Top Tips for a Healthy Trip to Japan
Pack Those Comfy Shoes and Get Walking!
When the only thing on your agenda is to get out and explore, it’s easy to clock up 20,000+ steps on a day of sightseeing, especially in the bigger cities such as Tokyo and Kyoto. Instead of squeezing into stuffy subway lines during commuting hours, grab a map and head out into the fresh air instead – the hidden gems of any destination are always stumbled upon accidentally.
Check Out Japan’s Popular Running Routes
The safe streets of Japan are a great place to lace up your running shoes and get out to explore. In Kyoto, get up with the birds and head to Fushimi Inari to run the (never-ending) steps before the tourists’ flood in, or take the flatter route down by the river. In Tokyo, join the locals at any one of the city’s parks. Heading out of town and into the country? Never fear! You’ll find plenty of trials and tracks to explore.
Fill Up on Matcha
Japan is the homeland of our beloved matcha Green Tea – so it’d be rude not to drink your daily dose of antioxidants! Head to a traditional tea house for the real deal, often served with rice-based sweets, or indulge Many lattes are sweetened but a traditional Japanese style tea is served in its au naturale glory.
Looking for the best soy matcha latte in town? Here’s where to head:
- Vermillion Coffee, Kyoto, found at multiple locations
- Unlimited Coffee Bar, Tokyo, located next to the Sky Tower
- Hillbilly Coffee Company, Magome, found just at the bottom of the hill – the perfect reward after a hike through the mountains!
Vegetarian? Go Prepared.
Despite being light-years ahead when it comes to technology and transport, Japan is yet to catch on to current vegetarian and vegan eating trends. Stumbling into restaurants and finding a slap-up veggie meal (or even just a side dish) isn’t really an option here, so make sure you’ve done some research on Happy Cow, Lonely Planet or the wealth of travel blogs online to source out local restaurants that will cater to your needs. We’d also recommend screenshotting the translation of ‘Veggie/Vegan’ to show staff avoid a serious case of miscommunication – we’ve been there, and it wasn’t fun!
Our Favourite Eats:
- IPPUDO, Kyoto – the queue might be out the door at peak hours, but the veggie ramen is worth the wait.
- Veg Out, Kyoto – this organic vegan café looks out ver the river and serves awesome buddha bowls and sandwiches which as a great mix of Western & Japenese tastes. They also have some tasty cakes and muffins too, which we stocked up on to fuel us through a trip to the countryside.
- Biotei, Kyoto – this is one of the best traditional meals we ate in Japan and the authentic, home-run atmosphere and caring staff made it a wonderful experience too. Although they do have meat options, they cater well to vegans with their incredible set menu.
- Brown Rice by Neal’s Yard Remedies, Tokyo – the wholefoods, plant-focused philosophy at this Neal’s Yard owned café will please any healthy food lovers, and you can fill up on veggies, beans, and of course, brown rice! Grab a bento box and head out to the terrace to enjoy the sunshine.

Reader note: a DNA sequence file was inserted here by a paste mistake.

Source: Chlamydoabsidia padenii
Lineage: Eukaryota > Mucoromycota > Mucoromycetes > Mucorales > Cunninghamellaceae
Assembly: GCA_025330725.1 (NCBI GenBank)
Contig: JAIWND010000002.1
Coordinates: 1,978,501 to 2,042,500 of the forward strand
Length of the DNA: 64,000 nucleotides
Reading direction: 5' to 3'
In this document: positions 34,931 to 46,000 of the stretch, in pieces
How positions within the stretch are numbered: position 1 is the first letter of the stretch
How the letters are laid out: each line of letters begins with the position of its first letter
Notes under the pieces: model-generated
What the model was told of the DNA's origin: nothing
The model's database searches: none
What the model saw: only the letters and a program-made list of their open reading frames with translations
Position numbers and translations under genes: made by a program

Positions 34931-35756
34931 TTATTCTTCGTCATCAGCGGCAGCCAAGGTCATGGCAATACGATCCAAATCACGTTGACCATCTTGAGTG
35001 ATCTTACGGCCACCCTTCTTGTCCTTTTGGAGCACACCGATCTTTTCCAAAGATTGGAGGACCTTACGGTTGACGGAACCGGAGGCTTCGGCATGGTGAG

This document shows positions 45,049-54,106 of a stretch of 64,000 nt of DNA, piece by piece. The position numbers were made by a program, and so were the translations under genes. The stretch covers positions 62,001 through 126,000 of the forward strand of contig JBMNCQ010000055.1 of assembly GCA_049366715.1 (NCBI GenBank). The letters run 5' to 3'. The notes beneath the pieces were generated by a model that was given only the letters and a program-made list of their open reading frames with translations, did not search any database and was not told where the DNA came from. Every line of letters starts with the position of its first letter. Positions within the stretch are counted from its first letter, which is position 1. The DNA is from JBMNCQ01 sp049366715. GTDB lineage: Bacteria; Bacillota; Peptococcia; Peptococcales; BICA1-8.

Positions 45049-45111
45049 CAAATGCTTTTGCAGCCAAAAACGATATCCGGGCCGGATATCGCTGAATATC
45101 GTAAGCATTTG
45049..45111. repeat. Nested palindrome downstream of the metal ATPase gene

- Nataraj, Tokyo – although a surprising choice when in Japan, we embraced the city’s multi-culturalism and headed to this highly recommended Indian restaurant, and it certainly didn’t disappoint. The best Indian we’d eaten since visiting India years ago, the whole menu is Veggie/Vegan and tastes incredible! We recommend splashing out on a Thali to try out a range of curries, and make sure to order the spinach vegan naan to go with it!
We’re always told how mindfulness and practising gratitude can improve our mental health, and Japan is a great place to experience this fully. Gift-giving is a central cultural practice, gratitude is expressed at every meal and in general, the people you meet will be humble, kind and caring. Embrace their way of life to feel that negative cloud lift from your shoulders.
Head to The Mountains
As great as Japan’s big cities are, the mountains are the place for a real healthy holiday. Whether that’s hiking in summer, watching out for wild bears, or grabbing your skis and enjoying their world-renowned slopes in winter, it’s the perfect place to get active.
Eat like the Locals
With daily diets full of seaweed, matcha, bone broths, diverse mushrooms, locally grown veggies and plenty of rice, it’s no wonder that the Japanese are known for living so long!
Near the base of iconic Mount Fuji, Hakone is the place to go for Onsen (hot spring) bathing, Fuji water straight out the tap, relaxing, walking, or even a little lakeside yoga amongst the cherry blossoms... there’s whatever you need to truly relax and unwind!
Take Things Slow
This is the land where J-walking is seen as culturally disrespectful, so take it as a sign to stop rushing from place to place. Although their train system is incredibly fast (seriously Southern Rail, take note...), the general pace of life in Japan is much slower, even in big cities like Tokyo.